Zentan, the restaurant in the Donovan House hotel at Thomas Circle, is full of surprises, beginning with its name. The hotel, which replaces the Holiday Inn at the corner of 14th Street and Massachusetts Avenue Northwest, is named for William “Wild Bill” Donovan, the father of the Office of Strategic Services, the World War II spy-and-special-operations predecessor of the CIA. “Zentan” is the Mandarin word for “spy.”
The restaurant is a surprise, too. It was to have been opened by celebrity chef Todd English as an Asian restaurant, but that never happened. Hong Kong-born chef Susur Lee came from New York to take charge of the kitchen. Mr. Lee began his career as a teenage apprentice in Hong Kong’s storied Peninsula Hotel, where he became an expert in regional Chinese cooking.
The first impression of Zentan is of a dark cave. Black is the decor: The lounge and bar are dark, the tables are dark wood, napkins are black, the waiters wear black, and the lighting is dim.
The bar and lounge are in the front, where the chatter and music are loud. But another pleasant surprise awaits: In back there’s a quiet, smaller room lighted by candles, both real and artificial, with three semicircular booths, a few tables and two alcoves with large round tables that can be turned into private dining rooms. First-class service creates just the right atmosphere for superb cooking.
The menu is primarily Asian, with fusion elements and touches of other cultures, such as caramelized black cod, jerk chicken, grilled steak and matchstick potatoes. The chef combines classic techniques with experiments that mostly work.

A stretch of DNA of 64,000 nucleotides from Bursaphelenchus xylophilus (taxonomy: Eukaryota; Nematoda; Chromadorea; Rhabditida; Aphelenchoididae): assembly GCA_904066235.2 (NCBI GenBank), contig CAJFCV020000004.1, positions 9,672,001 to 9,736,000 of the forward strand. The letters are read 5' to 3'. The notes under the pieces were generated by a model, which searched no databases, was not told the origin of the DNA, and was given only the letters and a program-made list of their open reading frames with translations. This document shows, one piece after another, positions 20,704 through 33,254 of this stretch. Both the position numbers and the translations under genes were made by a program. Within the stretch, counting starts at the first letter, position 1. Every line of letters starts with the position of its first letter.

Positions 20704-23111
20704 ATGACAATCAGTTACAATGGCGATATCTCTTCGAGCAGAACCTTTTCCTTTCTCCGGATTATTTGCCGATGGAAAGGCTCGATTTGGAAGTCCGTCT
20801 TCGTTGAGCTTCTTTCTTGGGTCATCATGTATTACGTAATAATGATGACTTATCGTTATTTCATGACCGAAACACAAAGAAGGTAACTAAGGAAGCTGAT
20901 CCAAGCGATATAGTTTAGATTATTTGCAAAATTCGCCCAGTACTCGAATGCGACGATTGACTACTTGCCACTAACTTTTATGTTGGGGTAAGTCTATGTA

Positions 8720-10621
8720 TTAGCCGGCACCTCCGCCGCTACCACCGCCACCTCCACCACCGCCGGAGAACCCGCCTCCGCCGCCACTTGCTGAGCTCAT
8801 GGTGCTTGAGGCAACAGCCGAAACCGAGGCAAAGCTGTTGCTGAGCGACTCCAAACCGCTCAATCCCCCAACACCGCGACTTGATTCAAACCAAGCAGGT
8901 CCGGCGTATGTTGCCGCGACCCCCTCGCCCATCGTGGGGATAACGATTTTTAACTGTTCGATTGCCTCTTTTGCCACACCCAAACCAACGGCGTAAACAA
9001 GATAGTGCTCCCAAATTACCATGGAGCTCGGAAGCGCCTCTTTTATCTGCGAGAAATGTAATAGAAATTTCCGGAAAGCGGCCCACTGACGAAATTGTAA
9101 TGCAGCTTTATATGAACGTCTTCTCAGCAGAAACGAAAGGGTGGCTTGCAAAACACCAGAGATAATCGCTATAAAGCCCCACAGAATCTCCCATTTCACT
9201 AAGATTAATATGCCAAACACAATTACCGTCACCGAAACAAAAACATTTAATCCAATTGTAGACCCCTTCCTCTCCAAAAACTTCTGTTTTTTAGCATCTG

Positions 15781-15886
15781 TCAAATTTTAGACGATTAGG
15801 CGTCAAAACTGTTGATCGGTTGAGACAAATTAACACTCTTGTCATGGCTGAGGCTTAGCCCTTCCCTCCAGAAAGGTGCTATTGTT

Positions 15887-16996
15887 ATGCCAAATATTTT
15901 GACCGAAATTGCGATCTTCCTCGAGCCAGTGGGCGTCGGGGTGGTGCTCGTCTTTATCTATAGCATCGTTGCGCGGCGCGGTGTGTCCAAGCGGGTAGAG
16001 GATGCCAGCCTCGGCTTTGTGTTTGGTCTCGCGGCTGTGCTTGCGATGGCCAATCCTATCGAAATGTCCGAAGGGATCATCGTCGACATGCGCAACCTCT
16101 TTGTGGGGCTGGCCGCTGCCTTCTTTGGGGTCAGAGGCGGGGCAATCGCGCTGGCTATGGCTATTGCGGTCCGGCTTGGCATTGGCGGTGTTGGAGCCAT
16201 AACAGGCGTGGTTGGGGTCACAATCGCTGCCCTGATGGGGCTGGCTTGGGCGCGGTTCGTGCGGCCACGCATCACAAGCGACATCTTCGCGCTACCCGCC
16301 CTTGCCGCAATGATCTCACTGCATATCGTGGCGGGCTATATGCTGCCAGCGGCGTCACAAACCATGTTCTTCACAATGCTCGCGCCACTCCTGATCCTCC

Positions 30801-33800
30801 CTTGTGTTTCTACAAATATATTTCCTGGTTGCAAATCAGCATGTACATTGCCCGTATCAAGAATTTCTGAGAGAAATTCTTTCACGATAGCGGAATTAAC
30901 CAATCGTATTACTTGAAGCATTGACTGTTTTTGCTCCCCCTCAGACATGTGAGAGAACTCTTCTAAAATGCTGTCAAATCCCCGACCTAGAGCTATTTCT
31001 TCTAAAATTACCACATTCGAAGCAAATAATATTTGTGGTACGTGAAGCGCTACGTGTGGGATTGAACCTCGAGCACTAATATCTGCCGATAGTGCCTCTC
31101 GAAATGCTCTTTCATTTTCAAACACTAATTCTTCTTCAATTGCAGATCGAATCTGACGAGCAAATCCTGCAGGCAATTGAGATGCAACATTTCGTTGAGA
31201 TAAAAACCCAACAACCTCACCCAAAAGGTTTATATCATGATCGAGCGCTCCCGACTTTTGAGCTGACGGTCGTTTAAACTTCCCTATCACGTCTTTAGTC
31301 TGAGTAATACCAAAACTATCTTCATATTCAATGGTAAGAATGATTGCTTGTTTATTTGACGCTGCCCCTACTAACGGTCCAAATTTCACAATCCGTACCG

The menu begins with a lengthy offering of fresh and tasty sushi and sashimi as well as daily market selections of sushi combinations. There are a dozen appetizers and 14 main courses, as well as the sushi and sashimi platters.
A signature dish is Singapore slaw, traditionally served at the Chinese New Year in Singapore. It usually includes fish, but the Zentan version is vegetarian, containing 19 ingredients, and it’s spectacularly good. Our waiter, Jim, named them all, including the edible flowers and hazelnuts. The salad is dressed with just enough salted plum dressing to moisten the ingredients.
Sichuan hot-and-sour soup is not as hot as it would be in Sichuan, but it carries a nice kick, a fine adaptation of a Chinese classic.
Crusted vegetable dumplings are unique: Four round dumplings, stuffed with finely chopped mixed vegetables, are topped with a crisp, paper-thin crust and served with a chili dipping sauce. It’s solid and satisfying, an excellent starter.
Crispy garlic chicken makes an outstanding main course, similar to glazed duck, although the deep golden skin isn’t quite as crisp as with duck. The breast slices and two drumsticks are deliciously tender, with a delicate hint of garlic, complemented by a perfect sweet-and-sour sauce. The shrimp crisps are superfluous.
Grilled sirloin steak is prepared nicely and served in a lemon-peppercorn teriyaki butter sauce. Unfortunately, the steak we tried was tough and the two slices of avocado on the side were not ripe. However, the tangle of skinny tempura vegetable fritters atop the steak was irresistible.
The menu includes a Hong Kong-style steamed fish, Hunan-style pork ribs, Cantonese marinated skirt steak, Mongolian lamb chops and a Sichuan-style half duck. Each dish has its own accompaniments, ranging from Penang peanut sauce and glazed bananas served with the lamb chops to a ginger-and-mango puree with the stir-fried jerk chicken.
Desserts are limited, but the house makes a good raspberry sorbet. Along with a varied list of wines, Zentan has an extensive list of sakes, served hot or cold.
Not every dish is perfect, but many delicious dishes flow from the chef’s deft hand. Zentan is a restaurant to revisit. You might even feel the presence of the ghost of a spy.
RESTAURANT: Zentan, 1155 14th St. NW, 202/379-4366View Entire Story
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